In this case, the plaintiff had applied for the job as a headmaster and one of the school managers acted without authority, conveying to him that he has been appointed. Later, the managers decided to appoint someone else on the post. The plaintiff sued the school for a breach of contract but the verdict for the case stated that there was no contract as the manager did not have the authority to give acceptance.

2. Acceptance Must be Communicated

Acceptance must always be communicated to the offeror for the proposal or offer to become a binding contract. Before giving his acceptance, the offeree must be aware of the fact that an offer has been made to him. Acceptance cannot be communicated without the knowledge of the offer. The intent to give acceptance is not considered valid in case it is required for the acceptance to be communicated clearly. 

Example: A sends an offer letter to B for buying his house for 50 lakh. B signs the offer but does not send the letter back. In this case, acceptance has not been communicated. Hence, it is not valid.

3. Acceptance Must be Given in the Prescribed Mode

Acceptance must be given in the prescribed/specified manner that has been stated in the offer. In case a specific mode has not been mentioned, acceptance must be made in a reasonable manner that is used in the normal course of business. In cases where a specified form of giving acceptance is not stated, silence is not considered a form of acceptance.

FAQ (Frequently Asked Questions)

Q1. What is the Postal Exception to the Rules of Communication of Acceptance?

Ans: In case of acceptance sent by post, it comes into effect as soon as the letter is posted and not when it is received by the offeror. In this exception, acceptance becomes valid even before it has been communicated to the offeror. Acceptance sent by post will also be considered valid even if the letter does not reach the offeror after it has been posted.  The postal rule is applicable only in cases where it has been specified that acceptance must be sent by post.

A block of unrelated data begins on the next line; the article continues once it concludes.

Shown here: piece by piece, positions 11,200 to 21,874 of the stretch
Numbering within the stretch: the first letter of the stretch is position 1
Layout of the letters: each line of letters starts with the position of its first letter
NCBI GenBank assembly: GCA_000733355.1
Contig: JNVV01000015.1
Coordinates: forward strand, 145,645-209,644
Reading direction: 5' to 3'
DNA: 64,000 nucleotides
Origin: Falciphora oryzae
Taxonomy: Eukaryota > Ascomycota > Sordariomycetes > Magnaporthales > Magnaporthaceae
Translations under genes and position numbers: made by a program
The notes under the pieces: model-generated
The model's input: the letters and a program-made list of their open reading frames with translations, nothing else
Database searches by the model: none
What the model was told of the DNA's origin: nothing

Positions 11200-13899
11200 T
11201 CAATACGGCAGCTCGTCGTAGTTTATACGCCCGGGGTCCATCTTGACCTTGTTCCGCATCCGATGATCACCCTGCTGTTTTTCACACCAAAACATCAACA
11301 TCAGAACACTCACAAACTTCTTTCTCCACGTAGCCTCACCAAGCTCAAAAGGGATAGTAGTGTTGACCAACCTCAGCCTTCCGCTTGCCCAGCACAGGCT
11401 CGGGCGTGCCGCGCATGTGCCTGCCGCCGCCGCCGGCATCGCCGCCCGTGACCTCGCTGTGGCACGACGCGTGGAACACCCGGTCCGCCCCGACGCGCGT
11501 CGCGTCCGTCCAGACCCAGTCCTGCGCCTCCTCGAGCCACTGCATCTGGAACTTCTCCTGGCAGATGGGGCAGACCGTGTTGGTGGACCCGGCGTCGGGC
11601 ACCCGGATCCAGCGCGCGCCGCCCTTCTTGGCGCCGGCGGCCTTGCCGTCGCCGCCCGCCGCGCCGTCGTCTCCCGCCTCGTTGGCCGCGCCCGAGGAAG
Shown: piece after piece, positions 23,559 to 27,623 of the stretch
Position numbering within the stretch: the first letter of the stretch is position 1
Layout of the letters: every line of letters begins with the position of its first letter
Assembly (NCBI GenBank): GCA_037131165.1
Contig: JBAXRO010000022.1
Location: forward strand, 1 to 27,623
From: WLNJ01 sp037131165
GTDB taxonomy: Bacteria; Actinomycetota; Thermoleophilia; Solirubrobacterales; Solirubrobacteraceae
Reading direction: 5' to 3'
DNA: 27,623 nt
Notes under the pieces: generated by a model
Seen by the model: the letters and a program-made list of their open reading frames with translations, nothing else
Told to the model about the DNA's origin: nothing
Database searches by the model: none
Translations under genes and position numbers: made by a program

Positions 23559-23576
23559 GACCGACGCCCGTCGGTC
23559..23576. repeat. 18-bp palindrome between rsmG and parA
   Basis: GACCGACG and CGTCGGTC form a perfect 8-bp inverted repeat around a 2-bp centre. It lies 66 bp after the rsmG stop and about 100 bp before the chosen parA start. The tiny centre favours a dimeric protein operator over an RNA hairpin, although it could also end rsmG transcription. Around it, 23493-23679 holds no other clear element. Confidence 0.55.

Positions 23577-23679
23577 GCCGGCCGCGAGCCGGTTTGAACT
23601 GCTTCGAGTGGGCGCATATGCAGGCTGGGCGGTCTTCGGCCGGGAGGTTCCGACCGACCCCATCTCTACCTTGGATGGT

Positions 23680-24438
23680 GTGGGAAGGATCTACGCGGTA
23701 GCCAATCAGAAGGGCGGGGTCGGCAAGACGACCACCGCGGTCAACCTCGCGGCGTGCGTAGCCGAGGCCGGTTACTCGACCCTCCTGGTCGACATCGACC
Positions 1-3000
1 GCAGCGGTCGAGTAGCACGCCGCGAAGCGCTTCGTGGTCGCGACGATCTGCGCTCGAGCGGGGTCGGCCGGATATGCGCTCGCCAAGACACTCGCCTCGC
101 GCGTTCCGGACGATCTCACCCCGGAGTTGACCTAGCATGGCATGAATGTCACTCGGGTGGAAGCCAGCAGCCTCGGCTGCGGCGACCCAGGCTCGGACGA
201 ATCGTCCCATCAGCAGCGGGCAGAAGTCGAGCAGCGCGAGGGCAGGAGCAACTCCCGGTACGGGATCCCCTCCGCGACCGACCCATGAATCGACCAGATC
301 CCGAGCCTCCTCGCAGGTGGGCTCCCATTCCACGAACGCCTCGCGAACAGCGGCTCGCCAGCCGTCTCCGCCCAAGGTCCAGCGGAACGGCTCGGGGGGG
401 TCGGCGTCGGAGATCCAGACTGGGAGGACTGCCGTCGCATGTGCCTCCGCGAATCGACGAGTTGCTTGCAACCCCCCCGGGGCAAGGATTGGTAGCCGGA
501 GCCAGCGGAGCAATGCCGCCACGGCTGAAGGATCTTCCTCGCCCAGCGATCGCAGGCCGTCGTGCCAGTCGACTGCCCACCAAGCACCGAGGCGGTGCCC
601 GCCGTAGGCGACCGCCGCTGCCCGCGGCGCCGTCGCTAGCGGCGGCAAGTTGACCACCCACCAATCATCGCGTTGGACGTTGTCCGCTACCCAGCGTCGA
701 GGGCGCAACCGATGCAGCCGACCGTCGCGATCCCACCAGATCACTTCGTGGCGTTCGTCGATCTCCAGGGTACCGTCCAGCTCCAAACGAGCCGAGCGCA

Q2. Can Conditional Acceptance be Considered Valid?

Ans: Acceptance given by the offeree must be unqualified and unconditional. If the offeree changes the terms of the offer, it becomes a counter-offer rather than an acceptance.

Case Law: Union of India vs Bahulal

In this case, X offered to sell his property to Y for 10 thousand rupees. Y offered to pay eight thousand rupees for the property. Since the acceptance given by Y is not unqualified, it will not be considered a valid acceptance.

Q3. What is a Reasonable Time to Communicate Acceptance?

Ans: Acceptance must be given within the stipulated time stated in the offer. If no such time is mentioned in the offer, acceptance must be given within a reasonable time or before the offer expires. In such cases, a reasonable time will depend on the nature of the offer and similar circumstances. Though silence is not considered an acceptance of the offer, there is an exception to this rule with respect to time. Non-acceptance of the offer must be communicated within 3 weeks of the date from which the offer is made or else silence shall be considered as acceptance.